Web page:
> imagined lives on other planets serve as commentary on human behavior on
> Earth.
> The Martian Chronicles has been published in more than 30 languages, was
> made
> into a TV miniseries and inspired a computer game.
> The Martian Chronicles prophesized the banning of books, especially works
> of
> fantasy, a theme Bradbury would take on fully in the 1953 release,
> Fahrenheit
> 451. Inspired by the Cold War, the rise of television and the author's
> passion
> for libraries, it was an apocalyptic narrative of nuclear war abroad and
> empty
> pleasure at home, with firefighters assigned to burn books instead of
> putting
> blazes out (451 degrees Fahrenheit, Bradbury had been told, was the
> temperature
> at which texts went up in flames).
> It was Bradbury's only true science-fiction work, according to the author,
> who
> said all his other works should have been classified as fantasy. "It was a
> book
> based on real facts and also on my hatred for people who burn books," he
> told
> The Associated Press in 2002.
> A futuristic classic often taught alongside George Orwell's 1984 and Aldous
> Huxley's Brave New World, Bradbury's novel anticipated iPods, interactive
> television, electronic surveillance and live, sensational media events,
> including televised police pursuits. Francois Truffaut directed a 1966
> movie
> version and the book's title was referenced  without Bradbury's
> permission, the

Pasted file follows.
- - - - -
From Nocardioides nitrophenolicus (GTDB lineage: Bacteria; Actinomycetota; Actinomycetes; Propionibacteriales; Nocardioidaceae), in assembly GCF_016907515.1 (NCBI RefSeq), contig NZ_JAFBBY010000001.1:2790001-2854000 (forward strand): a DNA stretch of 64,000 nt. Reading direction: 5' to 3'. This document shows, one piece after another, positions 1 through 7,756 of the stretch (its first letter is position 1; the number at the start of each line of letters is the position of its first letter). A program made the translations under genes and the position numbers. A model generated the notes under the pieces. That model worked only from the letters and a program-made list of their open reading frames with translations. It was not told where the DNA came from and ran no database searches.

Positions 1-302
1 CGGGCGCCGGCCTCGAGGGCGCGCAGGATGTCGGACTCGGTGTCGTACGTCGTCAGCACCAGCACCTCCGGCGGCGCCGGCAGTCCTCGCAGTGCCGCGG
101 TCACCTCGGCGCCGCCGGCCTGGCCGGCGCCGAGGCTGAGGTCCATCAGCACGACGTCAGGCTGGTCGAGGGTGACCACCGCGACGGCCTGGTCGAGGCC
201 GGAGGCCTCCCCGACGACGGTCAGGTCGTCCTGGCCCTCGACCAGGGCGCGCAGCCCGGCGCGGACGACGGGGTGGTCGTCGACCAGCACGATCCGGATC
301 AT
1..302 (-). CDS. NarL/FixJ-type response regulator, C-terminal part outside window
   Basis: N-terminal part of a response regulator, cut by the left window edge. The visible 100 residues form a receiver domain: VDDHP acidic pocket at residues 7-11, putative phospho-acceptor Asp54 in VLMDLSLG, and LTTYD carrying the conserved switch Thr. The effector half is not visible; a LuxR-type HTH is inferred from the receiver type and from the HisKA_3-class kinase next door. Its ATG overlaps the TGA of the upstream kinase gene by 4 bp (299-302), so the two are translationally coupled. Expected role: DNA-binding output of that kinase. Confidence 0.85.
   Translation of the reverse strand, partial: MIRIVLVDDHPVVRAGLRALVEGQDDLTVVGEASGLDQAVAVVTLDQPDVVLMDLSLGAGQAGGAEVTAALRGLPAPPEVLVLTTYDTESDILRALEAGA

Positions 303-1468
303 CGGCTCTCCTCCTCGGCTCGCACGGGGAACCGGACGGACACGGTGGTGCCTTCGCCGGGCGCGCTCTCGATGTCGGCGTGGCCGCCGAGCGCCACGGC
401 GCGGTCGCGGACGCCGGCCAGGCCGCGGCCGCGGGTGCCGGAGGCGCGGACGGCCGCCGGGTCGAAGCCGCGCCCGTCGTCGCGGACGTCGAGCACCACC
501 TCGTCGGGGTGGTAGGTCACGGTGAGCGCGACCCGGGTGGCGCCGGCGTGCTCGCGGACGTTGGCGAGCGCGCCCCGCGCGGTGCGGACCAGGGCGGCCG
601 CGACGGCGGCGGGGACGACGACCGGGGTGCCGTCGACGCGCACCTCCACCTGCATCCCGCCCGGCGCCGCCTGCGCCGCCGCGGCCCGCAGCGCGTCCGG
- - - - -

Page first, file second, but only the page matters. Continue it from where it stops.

> author complained  for Michael Moore's documentary Fahrenheit 9-11.
> Although involved in many futuristic projects, including the New York
> World's
> Fair of 1964 and the Spaceship Earth display at Walt Disney World in
> Florida,
> Bradbury was deeply attached to the past. He refused to drive a car or fly,
> telling the AP that witnessing a fatal traffic accident as a child left
> behind a
> permanent fear of automobiles. In his younger years, he got around by
> bicycle or
> roller-skates.
> "I'm not afraid of machines," he told Writer's Digest in 1976. "I don't
> think
> the robots are taking over. I think the men who play with toys have taken
> over.
> And if we don't take the toys out of their hands, we're fools."
> Bradbury's literary style was honed in pulp magazines and influenced by
> Ernest
> Hemingway and Thomas Wolfe, and he became the rare science fiction writer
> treated seriously by the literary world. In 2007, he received a special